Thursday, July 12, 2012

Video correction

I accidentally posted the same video twice. So here's the actual CDX-earning run:

Sunday, July 8, 2012

Scorch CDX RE

This post is super-late in coming, probably because of the break we've taken from any serious training.

But we did it. We achieved the goal of the Companion Dog Excellent title.

The CDX title was always just tantalizingly out of reach. With Jack, we never finished the (UKC) CD title due to his health cutting his career (and eventually his life) short. With Wolfie, we never even started the CD due to his hips. Both dogs were trained through Novice level obedience, but both dogs only knew bits and pieces of Open work, and Wolfie cannot hold a sit for 3 minutes, so we never got that far with it.

But Scorch, my Novice A dog, has taught me more than I ever imagined. I can't believe that we conquered Open A.

We showed in Orlando in April. We got hit pretty hard for vocalizations, but other than the whining, Scorch kept himself under control and put on some of the best performances of his life. In fact, if it hadn't been for the 10 point hit we got for whining on Sunday, we would have had a 198. I'm EXTREMELY proud of that performance. His 191 and 188 still earned us 2nd and 3rd place, respectively.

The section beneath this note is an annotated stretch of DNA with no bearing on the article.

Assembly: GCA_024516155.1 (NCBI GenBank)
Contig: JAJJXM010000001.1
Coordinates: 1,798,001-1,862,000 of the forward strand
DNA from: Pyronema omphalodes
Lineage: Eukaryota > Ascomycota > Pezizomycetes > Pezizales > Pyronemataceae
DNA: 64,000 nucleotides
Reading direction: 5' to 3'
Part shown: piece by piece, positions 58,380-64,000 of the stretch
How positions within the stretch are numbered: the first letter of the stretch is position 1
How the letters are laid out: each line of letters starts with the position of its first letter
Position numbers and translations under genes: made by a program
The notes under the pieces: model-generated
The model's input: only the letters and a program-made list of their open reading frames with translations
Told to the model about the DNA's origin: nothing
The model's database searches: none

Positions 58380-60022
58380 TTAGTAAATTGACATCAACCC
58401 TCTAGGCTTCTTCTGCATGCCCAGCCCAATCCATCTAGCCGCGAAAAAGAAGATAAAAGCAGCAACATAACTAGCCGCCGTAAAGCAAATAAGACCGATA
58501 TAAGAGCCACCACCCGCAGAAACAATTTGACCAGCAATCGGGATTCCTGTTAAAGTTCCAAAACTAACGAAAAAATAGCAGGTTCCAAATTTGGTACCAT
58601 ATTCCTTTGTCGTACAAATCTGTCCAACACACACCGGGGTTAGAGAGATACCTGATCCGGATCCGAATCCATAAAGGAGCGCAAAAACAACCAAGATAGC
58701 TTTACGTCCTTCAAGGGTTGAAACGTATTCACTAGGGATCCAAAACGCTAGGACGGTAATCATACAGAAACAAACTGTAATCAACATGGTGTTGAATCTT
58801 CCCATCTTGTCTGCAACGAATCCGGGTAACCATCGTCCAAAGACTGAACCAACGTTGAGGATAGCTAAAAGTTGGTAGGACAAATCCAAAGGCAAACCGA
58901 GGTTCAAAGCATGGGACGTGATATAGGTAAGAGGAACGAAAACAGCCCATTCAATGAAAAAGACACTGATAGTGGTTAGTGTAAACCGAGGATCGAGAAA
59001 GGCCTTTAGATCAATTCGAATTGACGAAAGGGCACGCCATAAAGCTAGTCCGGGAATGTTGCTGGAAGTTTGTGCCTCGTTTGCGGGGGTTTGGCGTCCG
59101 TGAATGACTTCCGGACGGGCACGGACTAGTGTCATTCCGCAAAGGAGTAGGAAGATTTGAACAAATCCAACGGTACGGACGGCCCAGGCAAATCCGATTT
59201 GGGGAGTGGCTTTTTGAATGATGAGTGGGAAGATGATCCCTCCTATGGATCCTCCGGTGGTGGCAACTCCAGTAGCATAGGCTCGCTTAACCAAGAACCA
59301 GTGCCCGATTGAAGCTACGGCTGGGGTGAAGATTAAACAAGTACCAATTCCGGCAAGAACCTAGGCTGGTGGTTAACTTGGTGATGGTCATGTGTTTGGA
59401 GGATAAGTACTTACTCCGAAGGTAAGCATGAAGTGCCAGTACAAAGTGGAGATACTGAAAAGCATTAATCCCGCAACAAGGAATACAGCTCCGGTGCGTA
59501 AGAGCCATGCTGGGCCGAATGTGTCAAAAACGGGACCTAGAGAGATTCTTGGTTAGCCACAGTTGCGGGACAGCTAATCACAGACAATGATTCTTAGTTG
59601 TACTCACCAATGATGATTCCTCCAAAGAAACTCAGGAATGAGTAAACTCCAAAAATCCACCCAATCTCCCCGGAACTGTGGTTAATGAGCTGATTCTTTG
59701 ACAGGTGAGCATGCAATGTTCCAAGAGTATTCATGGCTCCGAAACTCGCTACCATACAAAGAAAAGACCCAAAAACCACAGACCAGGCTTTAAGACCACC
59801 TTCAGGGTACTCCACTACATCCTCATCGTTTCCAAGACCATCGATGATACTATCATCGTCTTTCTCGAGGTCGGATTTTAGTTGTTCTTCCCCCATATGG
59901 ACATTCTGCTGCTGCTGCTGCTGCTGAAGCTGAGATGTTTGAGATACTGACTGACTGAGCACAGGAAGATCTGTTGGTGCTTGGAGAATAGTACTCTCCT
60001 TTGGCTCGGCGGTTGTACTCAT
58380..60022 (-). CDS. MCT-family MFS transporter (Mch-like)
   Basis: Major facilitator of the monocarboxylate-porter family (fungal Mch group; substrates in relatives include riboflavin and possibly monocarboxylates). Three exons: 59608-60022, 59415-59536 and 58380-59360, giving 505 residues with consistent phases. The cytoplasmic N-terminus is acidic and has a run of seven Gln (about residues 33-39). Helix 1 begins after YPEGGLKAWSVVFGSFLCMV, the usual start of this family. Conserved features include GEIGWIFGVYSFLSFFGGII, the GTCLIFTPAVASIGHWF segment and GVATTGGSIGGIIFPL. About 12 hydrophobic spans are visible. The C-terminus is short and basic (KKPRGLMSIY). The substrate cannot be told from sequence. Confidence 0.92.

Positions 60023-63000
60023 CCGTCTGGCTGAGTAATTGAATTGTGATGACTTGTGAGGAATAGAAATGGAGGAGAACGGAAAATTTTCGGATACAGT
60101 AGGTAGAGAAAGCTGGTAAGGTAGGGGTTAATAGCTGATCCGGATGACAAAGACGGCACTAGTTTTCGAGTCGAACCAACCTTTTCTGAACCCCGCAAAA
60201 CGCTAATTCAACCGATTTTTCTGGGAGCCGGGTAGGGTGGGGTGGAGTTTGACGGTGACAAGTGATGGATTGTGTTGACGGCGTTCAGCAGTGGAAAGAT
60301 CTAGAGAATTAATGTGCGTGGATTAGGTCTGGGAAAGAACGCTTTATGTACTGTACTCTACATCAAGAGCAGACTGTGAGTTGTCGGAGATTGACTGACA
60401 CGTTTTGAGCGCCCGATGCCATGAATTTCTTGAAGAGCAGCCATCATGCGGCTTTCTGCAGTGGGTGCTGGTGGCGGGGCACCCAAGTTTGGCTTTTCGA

With two legs down and one to go, we showed in Lakeland. We hadn't been to IPOC before, so I knew we'd be battling some anxiety demons. As it happened, Denise Fenzi had achieved a positively-trained OTCH just before our show. Some well-known local trainers were there bitching about it. It went on ALL. WEEKEND. I was stunned. One of the women, who is a fan of prong collars and "correcting every little mistake in heeling until the dog figures out where they're supposed to be", did at least say that she respects any OTCH and that no one can buy that kind of honor. But in the same breath, she also went on about how many years it took Denise to get it. Really?? The dog was busy achieving Schutzhund titles at the same time.

One of the trainers, another well-known local man, called his dog "that little shit" after their Utility performance. Then immediately went back to abusing positive training techniques. Talk about scapegoating. Bryan took to calling the group "the knitting circle" and actually got aggravated with the attitude of "the dog HAS to do the WORK".

So our first day in the ring started out OK but Scorch did become too jazzed up. I knew the second that we walked into the ring that I barely had him. He turned in a nice heeling performance that looked great, but it FELT wrong... and sure enough, when I went to pet him before the figure 8, I felt him vibrating and he was not interested in my touch at all. He NQ'd by going around the jump and also by hitting the broad jump.